Asked about Britain’s role following the US pullout from Syria, Hunt said: “There is no prospect of British troops going in to replace the American troops leaving, but of course we had discussions with the United States on an ongoing basis and when I was in Washington a couple of weeks ago about how we stabilize the situation in Syria.”
Hunt also spoke about the territorial defeat of Daesh in Syria and Iraq — but cautioned that was not the same as crushing the mindset behind the terror group.
“We have not yet eliminated the cause of the Daesh movement which is so evil and so destructive and there is a lot more work left to do,” he said.
“It is very important that the global coalition does not hang its hat up and say we are done now, because if we do that there is a very good chance that Daesh will be back.”
“There (is) some evidence now in parts of Iraq that (Daesh is) regrouping and regathering strength.”
On Yemen, Hunt underlined the need for a comprehensive solution that would prevent Iran from using the country as a base to destabilize neighboring states.
Asked about his recent participation in the Warsaw Conference on the Middle East, the British foreign secretary said that the meetings went beyond the Iranian role in the region to touch on reshaping alliances in the Middle East.
He added that he attended a “very productive meeting about Yemen,” in the presence of US Secretary of State Mike Pompeo, Saudi Foreign Minister Adel Al-Jubeir and his UAE counterpart Sheikh Abdullah bin Zayed.
“We spent a long time talking about what is necessary to get peace over the line in Yemen,” he said.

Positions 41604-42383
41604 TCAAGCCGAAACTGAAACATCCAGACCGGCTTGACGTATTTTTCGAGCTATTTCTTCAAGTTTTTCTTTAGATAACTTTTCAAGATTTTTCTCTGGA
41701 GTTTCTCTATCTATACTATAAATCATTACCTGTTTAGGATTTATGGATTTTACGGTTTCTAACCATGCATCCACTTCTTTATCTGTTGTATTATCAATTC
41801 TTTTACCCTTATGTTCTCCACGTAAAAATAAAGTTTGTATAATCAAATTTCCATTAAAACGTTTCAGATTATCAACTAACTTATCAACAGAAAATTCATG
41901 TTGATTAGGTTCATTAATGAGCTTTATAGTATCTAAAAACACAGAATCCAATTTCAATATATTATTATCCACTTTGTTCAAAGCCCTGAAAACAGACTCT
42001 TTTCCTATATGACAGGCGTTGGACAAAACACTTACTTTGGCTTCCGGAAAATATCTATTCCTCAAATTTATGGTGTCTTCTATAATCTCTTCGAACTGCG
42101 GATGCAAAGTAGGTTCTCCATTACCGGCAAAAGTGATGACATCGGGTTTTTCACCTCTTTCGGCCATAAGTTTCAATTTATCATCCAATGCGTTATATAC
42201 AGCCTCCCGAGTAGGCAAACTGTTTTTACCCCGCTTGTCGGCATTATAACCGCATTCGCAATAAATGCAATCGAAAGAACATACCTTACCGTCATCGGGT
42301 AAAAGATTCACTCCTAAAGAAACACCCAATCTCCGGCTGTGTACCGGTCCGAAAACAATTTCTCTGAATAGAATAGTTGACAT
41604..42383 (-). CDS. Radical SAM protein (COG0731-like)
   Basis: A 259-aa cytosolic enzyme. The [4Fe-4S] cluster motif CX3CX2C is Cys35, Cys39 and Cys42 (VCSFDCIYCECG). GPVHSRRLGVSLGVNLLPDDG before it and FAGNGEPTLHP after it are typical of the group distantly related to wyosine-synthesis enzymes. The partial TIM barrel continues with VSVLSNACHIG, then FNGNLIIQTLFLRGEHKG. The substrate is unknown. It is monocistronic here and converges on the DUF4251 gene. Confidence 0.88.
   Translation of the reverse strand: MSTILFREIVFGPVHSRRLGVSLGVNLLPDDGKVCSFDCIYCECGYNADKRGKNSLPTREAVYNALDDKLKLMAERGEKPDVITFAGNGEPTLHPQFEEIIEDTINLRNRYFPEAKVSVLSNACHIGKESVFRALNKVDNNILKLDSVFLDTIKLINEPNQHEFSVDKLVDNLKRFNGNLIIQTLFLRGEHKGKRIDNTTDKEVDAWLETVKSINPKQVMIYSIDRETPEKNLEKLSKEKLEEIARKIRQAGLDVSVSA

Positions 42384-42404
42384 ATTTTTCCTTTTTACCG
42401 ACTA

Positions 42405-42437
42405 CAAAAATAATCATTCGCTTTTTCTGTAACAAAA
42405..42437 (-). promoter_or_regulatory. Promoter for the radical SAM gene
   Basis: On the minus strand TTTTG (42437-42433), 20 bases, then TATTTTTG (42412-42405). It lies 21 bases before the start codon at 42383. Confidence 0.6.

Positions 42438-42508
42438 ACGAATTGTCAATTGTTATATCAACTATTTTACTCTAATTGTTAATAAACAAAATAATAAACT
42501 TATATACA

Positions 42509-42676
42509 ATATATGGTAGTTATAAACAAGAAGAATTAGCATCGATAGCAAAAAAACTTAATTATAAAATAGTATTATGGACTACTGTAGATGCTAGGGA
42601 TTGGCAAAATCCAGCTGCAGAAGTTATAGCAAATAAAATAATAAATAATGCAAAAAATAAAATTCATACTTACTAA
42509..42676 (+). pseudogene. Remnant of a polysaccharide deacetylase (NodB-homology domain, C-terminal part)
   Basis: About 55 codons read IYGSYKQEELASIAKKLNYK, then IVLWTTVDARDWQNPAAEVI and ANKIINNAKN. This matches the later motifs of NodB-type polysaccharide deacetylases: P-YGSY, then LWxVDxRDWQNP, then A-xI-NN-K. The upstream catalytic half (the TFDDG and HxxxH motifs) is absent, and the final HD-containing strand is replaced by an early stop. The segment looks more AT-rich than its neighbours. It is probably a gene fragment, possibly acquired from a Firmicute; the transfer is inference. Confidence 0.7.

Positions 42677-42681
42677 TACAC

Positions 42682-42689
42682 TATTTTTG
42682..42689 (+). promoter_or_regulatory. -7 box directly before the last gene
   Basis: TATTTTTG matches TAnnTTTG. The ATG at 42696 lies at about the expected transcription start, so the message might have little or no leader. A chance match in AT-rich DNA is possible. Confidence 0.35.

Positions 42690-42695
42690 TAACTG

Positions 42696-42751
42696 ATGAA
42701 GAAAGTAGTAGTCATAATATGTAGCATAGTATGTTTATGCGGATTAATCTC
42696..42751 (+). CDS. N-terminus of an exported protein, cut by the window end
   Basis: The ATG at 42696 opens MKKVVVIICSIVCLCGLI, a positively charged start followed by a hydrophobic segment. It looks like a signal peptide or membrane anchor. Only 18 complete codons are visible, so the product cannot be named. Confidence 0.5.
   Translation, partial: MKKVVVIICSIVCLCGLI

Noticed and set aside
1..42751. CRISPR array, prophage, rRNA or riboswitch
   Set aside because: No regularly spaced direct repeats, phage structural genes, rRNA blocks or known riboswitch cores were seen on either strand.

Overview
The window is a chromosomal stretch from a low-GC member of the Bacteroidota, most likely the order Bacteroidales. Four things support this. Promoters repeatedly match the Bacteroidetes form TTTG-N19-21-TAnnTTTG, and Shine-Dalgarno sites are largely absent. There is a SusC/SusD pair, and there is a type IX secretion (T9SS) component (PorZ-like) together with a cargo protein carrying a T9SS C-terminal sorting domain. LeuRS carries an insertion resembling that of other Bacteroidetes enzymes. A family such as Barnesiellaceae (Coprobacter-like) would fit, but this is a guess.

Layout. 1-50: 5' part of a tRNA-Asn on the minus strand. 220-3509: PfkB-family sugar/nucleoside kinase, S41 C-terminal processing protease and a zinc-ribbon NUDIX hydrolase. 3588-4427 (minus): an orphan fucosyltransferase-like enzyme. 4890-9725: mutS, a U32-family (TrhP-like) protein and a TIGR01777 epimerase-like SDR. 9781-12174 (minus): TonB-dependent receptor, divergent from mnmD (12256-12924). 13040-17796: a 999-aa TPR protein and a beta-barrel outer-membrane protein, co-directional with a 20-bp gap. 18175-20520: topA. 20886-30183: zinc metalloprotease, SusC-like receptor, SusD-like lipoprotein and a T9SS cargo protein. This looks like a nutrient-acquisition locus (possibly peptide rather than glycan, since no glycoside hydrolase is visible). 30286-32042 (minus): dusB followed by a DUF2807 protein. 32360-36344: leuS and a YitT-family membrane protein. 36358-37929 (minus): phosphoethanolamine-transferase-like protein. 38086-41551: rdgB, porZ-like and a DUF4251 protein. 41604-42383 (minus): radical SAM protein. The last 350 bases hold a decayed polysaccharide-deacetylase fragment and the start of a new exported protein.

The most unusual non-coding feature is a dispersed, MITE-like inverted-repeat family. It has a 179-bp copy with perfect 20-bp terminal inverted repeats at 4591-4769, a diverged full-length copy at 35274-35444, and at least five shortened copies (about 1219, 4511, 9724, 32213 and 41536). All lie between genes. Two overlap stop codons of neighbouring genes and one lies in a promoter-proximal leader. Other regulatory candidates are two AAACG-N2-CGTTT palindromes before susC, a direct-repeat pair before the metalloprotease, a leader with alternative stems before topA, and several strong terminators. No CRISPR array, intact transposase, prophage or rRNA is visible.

In this regard, Hunt affirmed that a comprehensive settlement in Yemen could only be reached through “a government of national unity in which the Houthis have a stake in which the security of all communities in Yemen is assured, in which Iran is no longer using Yemen as a base to destabilize Yemen’s neighbors, and in which we can end the terrible humanitarian crisis which is the worst humanitarian crisis in the world right now.”
According to Hunt, the problem lies in how to achieve a final solution and to build trust, in particular the importance of implementing the Stockholm Agreement and withdrawal from the city of Hodeidah “so that we can open up the Red Sea Mills,” where 51,000 tones of UN wheat is stored.
He noted that he held a lengthy discussion with Iranian Foreign Minister Mohammed Javad Zarif about this issue.
According to Hunt, he was told by Zarif that Iran wants to play its part in finding a solution. “We took those commitments at face value but we do now need to see that translated into the Houthis leaving the Port of Hodeideh.”
“All of us know that if that does not happen soon, we are going to see a return to hostilities and that would be an absolute tragedy to the people of Yemen,” Hunt said.
A version of this story was originally published in Asharq Al-Awsat